Small but Mighty: Boron Nanoparticles

Small but Mighty: Boron Nanoparticles

Author: Lisa-Marie Rauschendorfer

The production of hydrogen from water is highly interesting, as H2 is an emission-free fuel with a high gravimetric energy content. However, the production of H2 is still difficult. Thermal hydrolysis requires temperatures up to 2200 °C. Chemical hydrolysis by reacting water with a metal to produce a metal oxide and release H2 is possible at lower temperatures, but yields usually decrease over time due to oxide formation on the surface of the metal.

Mark Swihart, University at Buffalo, New York, USA, and colleagues improved the hydrolysis using boron, which usually requires temperatures of at least 500 °C. They first produced small boron nanoparticles (BNPs) in a single step by CO2 laser-induced pyrolysis of B2H6 and SF6 (reactor pictured). The resulting BNPs are spherical with a diameter of 10–15 nm and have a surface area exceeding 250 m2/g. The BNPs are stable upon air exposure, an oxidation of B(0) to B(III) was not observed for at least a month.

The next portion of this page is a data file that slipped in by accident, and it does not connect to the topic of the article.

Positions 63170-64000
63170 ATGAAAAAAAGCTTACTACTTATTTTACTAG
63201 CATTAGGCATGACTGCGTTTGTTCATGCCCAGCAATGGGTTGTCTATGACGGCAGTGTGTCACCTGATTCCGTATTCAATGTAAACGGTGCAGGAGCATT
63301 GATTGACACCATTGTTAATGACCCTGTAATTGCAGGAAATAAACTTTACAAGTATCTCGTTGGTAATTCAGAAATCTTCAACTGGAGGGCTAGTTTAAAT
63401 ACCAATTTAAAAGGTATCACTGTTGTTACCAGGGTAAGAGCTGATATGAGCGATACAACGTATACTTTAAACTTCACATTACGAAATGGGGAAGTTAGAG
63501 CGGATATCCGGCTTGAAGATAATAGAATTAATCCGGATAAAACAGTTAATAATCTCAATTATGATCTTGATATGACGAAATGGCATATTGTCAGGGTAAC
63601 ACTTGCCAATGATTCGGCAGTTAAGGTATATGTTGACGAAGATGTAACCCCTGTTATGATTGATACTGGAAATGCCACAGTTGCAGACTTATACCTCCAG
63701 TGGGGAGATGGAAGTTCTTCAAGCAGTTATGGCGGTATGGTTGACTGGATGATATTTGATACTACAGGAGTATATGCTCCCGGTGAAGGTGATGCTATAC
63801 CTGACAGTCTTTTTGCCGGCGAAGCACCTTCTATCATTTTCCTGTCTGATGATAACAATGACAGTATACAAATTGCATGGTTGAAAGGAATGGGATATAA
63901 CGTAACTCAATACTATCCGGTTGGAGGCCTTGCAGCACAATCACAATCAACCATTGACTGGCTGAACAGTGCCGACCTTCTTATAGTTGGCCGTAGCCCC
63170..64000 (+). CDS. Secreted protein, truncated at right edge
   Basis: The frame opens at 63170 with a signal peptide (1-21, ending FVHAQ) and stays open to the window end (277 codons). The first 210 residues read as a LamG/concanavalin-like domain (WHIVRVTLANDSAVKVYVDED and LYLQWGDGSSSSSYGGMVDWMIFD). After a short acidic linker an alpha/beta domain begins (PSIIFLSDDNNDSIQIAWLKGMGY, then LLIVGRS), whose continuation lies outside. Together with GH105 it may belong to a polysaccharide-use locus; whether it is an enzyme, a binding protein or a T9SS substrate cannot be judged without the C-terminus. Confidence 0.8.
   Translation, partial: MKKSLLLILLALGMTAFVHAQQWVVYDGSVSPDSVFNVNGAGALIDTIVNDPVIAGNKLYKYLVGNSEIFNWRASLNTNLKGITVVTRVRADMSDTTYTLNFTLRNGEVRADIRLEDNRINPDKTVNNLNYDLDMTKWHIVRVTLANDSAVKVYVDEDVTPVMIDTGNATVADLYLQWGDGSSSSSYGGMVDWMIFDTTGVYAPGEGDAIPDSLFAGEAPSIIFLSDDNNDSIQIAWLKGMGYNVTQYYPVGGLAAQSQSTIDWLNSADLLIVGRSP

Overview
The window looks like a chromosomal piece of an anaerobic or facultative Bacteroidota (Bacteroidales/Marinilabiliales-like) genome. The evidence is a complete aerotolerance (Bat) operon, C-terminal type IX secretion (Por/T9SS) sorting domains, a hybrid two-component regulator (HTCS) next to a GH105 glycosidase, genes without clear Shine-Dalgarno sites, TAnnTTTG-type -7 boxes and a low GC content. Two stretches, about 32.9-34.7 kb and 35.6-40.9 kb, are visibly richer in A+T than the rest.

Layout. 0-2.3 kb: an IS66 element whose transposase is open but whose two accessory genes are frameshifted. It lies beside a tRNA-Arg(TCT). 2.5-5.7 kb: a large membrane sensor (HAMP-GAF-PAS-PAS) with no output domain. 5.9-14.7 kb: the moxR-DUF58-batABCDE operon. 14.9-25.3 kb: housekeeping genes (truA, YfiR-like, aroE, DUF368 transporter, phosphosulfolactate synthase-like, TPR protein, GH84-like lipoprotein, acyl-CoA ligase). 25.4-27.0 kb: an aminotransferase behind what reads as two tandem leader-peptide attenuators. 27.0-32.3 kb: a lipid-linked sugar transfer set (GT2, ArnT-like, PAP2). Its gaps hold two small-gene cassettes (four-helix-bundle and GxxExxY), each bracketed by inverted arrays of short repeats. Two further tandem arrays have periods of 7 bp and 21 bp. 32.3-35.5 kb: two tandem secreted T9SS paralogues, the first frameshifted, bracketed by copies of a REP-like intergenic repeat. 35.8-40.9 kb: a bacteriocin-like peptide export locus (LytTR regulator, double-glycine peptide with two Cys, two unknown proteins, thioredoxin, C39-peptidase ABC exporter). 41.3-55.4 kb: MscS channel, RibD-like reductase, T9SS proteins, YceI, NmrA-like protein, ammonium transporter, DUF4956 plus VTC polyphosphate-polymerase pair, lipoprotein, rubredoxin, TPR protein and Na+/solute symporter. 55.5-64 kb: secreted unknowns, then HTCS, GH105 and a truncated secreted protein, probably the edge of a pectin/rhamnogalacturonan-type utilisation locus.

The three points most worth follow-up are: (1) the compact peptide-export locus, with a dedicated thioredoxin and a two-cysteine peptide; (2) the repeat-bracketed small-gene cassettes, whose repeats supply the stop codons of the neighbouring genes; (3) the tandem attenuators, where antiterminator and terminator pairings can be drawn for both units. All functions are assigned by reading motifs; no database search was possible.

With the BNPs developed by the team and catalytic quantities of an alkali metal or NaH, hydrogen is produced from water at room temperature. The team reasons that the high purity, small size, and large specific surface area of the BNPs are the main reasons for the success of the approach.


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